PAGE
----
Shared publicly  - 
Reading some of the comments on the Blink launch, I've noted a little confusion over the relative roles of WebKit/WebKit2/Chromium code modules.

WebCore is the actual layout engine. My understanding is that it's not intended to be consumed by people directly.
WebKit provides an embedding API around WebCore. Different ports provided different implementations for various UI frameworks like Cocoa, Gtk, etc.
WebKit2 is similar, but using a multi-process harness.

For Chrome, we provided our own implementation of the WebKit API intended to be used by only one customer - our Content API layer which is the real embedding API that the rest of Chrome is built on. It provides some level of isolation from WebKit/Core for the rest of the Chrome codebase. All of our ports are done in the Content layer, since WebCore is run in a separate process with limited privileges (these processes can't even create a platform native widget). Content layer provides the native widget onto which the rendering engine can draw, the bridge to the native event system, networking, and other necessary pieces.

Content does not provide a stable API - it's primary purpose is to support the development of the Chrome browser. It changes quite a lot, so to use it you either need to develop in lockstep with it at tip-of-tree like Chrome does, or use a third party solution like CEF (Chromium Embedded Framework [1]) which wraps Content in a more stable API.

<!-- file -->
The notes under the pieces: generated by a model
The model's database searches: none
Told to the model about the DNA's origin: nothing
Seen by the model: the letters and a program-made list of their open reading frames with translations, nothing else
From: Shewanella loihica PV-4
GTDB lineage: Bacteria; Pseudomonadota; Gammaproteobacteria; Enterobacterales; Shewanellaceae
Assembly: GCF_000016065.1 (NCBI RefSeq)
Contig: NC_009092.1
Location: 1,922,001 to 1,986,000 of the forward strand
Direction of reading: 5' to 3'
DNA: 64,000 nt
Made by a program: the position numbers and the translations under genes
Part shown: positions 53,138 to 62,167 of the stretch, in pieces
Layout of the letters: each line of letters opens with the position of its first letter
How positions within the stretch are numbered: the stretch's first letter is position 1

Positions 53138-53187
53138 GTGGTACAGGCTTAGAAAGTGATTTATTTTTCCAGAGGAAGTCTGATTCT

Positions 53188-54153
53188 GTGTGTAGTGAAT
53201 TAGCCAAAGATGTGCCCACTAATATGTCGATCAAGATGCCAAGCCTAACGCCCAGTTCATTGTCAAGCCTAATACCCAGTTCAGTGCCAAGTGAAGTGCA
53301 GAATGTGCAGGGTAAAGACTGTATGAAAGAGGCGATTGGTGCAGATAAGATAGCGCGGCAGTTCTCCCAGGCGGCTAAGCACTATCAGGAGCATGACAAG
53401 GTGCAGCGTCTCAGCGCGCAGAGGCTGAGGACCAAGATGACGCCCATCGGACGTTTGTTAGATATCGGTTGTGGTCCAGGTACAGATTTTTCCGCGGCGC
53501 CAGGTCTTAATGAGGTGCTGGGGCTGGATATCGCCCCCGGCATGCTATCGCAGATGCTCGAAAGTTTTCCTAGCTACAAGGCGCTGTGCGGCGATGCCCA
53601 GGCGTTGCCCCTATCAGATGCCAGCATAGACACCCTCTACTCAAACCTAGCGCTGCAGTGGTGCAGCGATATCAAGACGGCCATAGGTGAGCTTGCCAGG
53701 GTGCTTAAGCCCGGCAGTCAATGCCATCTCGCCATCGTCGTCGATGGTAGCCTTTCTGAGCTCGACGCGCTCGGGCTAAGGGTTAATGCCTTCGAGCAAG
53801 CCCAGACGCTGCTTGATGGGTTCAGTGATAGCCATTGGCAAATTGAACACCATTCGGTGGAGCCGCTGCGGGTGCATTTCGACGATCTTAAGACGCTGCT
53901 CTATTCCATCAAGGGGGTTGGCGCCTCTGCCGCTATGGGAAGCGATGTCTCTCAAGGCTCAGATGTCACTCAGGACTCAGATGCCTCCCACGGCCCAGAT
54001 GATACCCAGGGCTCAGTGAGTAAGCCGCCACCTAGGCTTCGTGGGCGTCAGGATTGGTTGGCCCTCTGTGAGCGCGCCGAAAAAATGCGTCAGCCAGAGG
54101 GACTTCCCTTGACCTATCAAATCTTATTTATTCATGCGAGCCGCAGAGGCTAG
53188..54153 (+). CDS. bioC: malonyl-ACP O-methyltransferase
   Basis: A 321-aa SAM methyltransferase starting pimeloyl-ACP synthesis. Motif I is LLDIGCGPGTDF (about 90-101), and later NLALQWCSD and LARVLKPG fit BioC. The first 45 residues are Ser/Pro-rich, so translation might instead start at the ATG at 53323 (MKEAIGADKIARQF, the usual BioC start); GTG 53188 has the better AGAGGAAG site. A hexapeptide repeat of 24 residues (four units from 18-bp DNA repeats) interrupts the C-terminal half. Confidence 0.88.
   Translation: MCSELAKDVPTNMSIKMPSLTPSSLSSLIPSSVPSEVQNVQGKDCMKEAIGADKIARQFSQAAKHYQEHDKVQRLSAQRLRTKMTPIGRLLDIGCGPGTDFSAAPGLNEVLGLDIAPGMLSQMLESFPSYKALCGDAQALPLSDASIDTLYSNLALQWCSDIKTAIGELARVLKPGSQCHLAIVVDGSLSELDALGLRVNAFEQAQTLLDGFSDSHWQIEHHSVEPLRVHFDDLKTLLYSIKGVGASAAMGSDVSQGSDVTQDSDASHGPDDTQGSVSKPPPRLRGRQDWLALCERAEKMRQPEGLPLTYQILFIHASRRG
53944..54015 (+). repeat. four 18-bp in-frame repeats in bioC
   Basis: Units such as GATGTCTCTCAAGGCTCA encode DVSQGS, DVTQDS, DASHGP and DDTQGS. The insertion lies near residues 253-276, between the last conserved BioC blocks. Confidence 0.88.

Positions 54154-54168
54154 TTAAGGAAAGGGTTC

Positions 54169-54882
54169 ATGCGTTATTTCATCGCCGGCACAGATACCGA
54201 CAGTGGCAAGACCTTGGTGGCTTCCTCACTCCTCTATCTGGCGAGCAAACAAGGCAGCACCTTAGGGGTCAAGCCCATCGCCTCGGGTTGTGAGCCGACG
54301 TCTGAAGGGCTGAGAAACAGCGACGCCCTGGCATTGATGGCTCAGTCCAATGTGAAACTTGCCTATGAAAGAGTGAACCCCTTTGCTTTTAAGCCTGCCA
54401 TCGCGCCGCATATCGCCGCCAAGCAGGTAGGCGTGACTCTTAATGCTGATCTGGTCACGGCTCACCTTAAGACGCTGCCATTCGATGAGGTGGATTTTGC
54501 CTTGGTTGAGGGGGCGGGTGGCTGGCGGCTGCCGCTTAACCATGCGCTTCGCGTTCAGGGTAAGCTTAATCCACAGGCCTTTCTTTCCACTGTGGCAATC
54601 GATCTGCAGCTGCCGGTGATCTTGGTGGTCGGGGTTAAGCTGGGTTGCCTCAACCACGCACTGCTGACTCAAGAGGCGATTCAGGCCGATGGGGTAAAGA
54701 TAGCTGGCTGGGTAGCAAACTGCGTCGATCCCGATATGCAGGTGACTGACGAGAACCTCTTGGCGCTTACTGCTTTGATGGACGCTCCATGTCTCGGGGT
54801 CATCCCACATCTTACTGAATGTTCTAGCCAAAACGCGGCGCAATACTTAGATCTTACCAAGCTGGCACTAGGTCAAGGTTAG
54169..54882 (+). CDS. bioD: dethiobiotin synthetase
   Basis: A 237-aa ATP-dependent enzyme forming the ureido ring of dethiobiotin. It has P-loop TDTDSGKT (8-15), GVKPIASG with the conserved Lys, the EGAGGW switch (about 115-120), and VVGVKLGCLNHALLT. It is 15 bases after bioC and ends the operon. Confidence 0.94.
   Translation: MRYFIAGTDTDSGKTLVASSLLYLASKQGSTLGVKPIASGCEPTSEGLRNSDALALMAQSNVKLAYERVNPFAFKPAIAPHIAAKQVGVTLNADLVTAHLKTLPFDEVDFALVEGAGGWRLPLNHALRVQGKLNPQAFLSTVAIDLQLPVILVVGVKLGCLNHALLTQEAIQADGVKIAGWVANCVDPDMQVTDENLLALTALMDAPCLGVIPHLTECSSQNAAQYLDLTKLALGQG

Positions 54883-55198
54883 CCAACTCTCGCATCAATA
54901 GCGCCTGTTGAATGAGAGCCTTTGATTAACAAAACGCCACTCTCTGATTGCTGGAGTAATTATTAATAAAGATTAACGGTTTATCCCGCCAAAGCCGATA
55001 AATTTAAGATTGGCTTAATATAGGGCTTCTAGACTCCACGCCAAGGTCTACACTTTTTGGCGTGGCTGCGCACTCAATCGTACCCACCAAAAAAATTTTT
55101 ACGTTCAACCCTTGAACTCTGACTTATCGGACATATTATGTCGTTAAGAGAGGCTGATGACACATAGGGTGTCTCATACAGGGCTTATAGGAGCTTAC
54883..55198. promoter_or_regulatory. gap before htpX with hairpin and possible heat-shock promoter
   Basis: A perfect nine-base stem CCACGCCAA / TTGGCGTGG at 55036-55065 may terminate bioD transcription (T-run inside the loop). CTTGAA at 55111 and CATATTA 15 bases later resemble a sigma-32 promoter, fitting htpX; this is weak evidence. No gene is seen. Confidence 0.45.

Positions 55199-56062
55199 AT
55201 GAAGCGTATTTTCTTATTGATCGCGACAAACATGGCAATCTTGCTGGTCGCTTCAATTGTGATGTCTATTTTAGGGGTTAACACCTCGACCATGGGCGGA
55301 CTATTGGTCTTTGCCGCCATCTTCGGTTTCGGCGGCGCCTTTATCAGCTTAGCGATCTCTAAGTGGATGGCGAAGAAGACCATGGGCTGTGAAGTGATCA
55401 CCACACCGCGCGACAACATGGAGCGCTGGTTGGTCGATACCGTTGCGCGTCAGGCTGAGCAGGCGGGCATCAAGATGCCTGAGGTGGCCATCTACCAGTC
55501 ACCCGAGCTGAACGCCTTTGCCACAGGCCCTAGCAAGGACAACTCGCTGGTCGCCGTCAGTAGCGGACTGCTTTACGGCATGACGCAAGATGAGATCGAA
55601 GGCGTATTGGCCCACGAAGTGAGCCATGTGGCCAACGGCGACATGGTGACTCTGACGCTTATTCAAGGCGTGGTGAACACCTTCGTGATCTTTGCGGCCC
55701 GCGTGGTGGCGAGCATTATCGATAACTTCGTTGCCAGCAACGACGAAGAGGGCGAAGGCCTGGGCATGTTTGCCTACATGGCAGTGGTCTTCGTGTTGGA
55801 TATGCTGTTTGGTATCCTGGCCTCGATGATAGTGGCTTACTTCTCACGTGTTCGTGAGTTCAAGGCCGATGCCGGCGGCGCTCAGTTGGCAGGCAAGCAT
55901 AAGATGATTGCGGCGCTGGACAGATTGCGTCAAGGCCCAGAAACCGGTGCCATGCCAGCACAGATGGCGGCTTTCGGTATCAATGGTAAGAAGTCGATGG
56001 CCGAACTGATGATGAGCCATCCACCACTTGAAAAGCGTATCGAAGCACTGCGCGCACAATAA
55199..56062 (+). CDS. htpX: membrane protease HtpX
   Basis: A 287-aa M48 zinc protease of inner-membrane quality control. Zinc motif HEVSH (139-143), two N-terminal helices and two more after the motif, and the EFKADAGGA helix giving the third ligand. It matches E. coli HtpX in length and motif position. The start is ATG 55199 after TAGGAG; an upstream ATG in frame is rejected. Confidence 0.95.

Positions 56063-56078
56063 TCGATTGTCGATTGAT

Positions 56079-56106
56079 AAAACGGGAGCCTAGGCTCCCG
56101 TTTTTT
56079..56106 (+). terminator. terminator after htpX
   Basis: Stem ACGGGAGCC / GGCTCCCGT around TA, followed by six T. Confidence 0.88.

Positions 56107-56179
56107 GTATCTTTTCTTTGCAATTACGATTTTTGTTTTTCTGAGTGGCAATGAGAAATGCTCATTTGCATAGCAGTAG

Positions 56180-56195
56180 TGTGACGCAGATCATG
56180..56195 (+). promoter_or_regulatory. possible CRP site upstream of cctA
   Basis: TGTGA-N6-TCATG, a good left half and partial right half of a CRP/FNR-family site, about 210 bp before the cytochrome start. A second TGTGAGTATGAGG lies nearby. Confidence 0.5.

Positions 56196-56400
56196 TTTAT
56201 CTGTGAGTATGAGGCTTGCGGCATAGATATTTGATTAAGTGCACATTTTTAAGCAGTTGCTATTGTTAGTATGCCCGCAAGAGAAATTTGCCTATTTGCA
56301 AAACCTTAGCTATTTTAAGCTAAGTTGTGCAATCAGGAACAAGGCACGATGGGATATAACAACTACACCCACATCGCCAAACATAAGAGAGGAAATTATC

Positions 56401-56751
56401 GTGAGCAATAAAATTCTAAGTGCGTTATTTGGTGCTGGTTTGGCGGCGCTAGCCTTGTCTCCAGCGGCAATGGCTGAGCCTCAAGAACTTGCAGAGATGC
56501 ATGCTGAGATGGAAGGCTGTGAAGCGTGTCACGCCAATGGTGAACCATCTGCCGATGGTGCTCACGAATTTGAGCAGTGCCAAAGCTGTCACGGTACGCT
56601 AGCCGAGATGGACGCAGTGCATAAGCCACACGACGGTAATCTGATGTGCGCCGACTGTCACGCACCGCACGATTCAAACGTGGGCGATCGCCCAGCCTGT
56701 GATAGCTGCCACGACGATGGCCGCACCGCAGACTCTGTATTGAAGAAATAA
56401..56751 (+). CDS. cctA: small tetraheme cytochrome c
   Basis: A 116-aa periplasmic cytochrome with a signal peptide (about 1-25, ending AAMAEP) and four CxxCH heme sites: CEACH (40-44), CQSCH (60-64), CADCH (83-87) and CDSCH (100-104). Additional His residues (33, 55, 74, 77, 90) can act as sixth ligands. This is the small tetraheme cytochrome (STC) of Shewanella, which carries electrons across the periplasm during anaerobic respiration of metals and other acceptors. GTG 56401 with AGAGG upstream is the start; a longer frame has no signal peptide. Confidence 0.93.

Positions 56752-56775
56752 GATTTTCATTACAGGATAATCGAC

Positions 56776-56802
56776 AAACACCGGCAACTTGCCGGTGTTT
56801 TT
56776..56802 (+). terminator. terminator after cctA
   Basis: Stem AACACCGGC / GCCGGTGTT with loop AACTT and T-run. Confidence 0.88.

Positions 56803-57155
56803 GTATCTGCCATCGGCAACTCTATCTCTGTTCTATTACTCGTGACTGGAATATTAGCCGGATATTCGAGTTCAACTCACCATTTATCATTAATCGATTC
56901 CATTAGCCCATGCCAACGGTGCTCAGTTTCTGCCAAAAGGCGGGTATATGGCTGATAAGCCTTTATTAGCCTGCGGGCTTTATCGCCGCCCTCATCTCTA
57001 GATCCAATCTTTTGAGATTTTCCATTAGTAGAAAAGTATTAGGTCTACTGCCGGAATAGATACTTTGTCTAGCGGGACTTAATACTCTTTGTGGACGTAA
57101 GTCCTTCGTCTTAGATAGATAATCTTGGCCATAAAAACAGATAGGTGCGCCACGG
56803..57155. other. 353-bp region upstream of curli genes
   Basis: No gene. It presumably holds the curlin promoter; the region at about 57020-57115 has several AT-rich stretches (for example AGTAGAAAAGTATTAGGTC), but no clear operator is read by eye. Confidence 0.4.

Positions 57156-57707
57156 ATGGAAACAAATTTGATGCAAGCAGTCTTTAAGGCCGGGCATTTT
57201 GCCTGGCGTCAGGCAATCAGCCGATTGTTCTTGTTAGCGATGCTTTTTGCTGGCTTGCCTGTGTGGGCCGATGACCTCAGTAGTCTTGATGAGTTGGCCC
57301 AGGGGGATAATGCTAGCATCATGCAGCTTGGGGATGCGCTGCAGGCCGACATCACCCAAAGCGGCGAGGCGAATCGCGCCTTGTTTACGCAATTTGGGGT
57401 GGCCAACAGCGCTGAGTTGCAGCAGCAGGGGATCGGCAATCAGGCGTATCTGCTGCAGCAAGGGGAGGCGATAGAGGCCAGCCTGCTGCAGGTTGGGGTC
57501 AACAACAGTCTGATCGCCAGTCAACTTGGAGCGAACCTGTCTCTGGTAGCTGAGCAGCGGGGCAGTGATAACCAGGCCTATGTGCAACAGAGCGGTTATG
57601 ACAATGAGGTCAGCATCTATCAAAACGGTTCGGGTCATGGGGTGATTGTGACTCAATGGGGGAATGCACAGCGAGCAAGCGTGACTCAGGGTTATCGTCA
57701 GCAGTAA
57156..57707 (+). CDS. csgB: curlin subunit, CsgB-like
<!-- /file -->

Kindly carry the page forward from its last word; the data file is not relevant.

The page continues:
Note that Content predates WebKit2 by several years, it was one of the first pieces of code developed for Chrome and has grown significantly since. Content is a foundational piece of the architecture of Chrome, and much of our application code is built on its behavior and abstractions.

A multi-process architecture for a browser is a complex and nuanced thing. One example, in a cross platform world when you're supporting NPAPI plugins, you end up having to support native UI framework quirks and possible deadlocks that are very platform specific (I'm looking at you, Win32). The Chrome team has spent a huge amount of time over the past ~ half decade hunting down this kind of nastiness.

For these reasons, just "replacing" Content with another upstream library (e.g. WebKit2) designed with potentially different constraints in mind without understanding its behavior would be a major undertaking.

Justin Schuh's profile photoHussein Qusiere's profile photo
I've had a hard time explaining to people why we couldn't just adopt WebKit2, because they see things like multi-process or sandboxing as equivalent features. But the fact is that switching to WebKit2 would not only have been a massive amount of work. It's that the result would be much worse from a security perspective, because we'd need to emulate Safari's far more permissive seatbelt-based architecture on all other platforms. It would also prevent us from ever implementing something like site isolation <>, which simply isn't possible given how WebKit2 splits its network layer and processes.
Add a comment...